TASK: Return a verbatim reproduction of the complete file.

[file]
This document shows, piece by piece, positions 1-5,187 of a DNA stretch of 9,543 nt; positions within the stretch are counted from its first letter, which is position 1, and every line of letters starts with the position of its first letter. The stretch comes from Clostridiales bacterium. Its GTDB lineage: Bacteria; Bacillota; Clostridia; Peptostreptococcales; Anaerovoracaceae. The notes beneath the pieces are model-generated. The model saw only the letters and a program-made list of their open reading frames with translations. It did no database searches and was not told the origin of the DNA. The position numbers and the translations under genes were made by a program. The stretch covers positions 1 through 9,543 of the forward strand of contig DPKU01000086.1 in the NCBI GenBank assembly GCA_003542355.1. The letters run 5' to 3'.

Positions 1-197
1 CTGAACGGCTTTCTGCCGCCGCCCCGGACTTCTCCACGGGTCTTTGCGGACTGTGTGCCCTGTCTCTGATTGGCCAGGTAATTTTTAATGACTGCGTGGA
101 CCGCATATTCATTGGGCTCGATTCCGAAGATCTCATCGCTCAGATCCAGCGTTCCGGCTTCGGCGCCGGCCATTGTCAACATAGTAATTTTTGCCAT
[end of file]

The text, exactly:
This document shows, piece by piece, positions 1-5,187 of a DNA stretch of 9,543 nt; positions within the stretch are counted from its first letter, which is position 1, and every line of letters starts with the position of its first letter. The stretch comes from Clostridiales bacterium. Its GTDB lineage: Bacteria; Bacillota; Clostridia; Peptostreptococcales; Anaerovoracaceae. The notes beneath the pieces are model-generated. The model saw only the letters and a program-made list of their open reading frames with translations. It did no database searches and was not told the origin of the DNA. The position numbers and the translations under genes were made by a program. The stretch covers positions 1 through 9,543 of the forward strand of contig DPKU01000086.1 in the NCBI GenBank assembly GCA_003542355.1. The letters run 5' to 3'.

Positions 1-197
1 CTGAACGGCTTTCTGCCGCCGCCCCGGACTTCTCCACGGGTCTTTGCGGACTGTGTGCCCTGTCTCTGATTGGCCAGGTAATTTTTAATGACTGCGTGGA
101 CCGCATATTCATTGGGCTCGATTCCGAAGATCTCATCGCTCAGATCCAGCGTTCCGGCTTCGGCGCCGGCCATTGTCAACATAGTAATTTTTGCCAT